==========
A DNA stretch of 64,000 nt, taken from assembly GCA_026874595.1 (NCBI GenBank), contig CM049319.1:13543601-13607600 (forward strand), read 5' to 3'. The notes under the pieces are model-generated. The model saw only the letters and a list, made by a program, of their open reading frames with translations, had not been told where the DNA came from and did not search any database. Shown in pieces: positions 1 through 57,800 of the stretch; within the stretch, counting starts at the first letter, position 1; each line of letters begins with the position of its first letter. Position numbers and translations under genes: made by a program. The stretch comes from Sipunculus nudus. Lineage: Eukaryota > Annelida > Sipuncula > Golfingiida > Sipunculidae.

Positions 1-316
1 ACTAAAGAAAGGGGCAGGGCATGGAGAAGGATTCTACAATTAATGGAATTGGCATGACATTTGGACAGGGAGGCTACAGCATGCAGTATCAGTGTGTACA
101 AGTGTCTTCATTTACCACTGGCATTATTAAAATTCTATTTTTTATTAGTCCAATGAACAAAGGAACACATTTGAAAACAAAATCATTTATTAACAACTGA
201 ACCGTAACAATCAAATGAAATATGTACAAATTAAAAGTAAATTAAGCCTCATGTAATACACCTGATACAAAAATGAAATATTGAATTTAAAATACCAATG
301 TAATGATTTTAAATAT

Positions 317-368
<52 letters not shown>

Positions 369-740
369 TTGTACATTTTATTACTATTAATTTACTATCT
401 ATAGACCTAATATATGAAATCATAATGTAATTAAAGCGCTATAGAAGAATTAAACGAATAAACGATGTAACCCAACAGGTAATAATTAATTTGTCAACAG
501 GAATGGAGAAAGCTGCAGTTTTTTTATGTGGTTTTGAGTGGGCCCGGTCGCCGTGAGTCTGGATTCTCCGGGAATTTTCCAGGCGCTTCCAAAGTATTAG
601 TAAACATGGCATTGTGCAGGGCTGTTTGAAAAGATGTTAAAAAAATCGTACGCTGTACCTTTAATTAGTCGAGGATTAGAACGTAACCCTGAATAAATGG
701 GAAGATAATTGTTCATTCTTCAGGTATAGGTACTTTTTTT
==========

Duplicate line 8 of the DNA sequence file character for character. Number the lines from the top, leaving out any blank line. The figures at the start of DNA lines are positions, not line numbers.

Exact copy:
<52 letters not shown>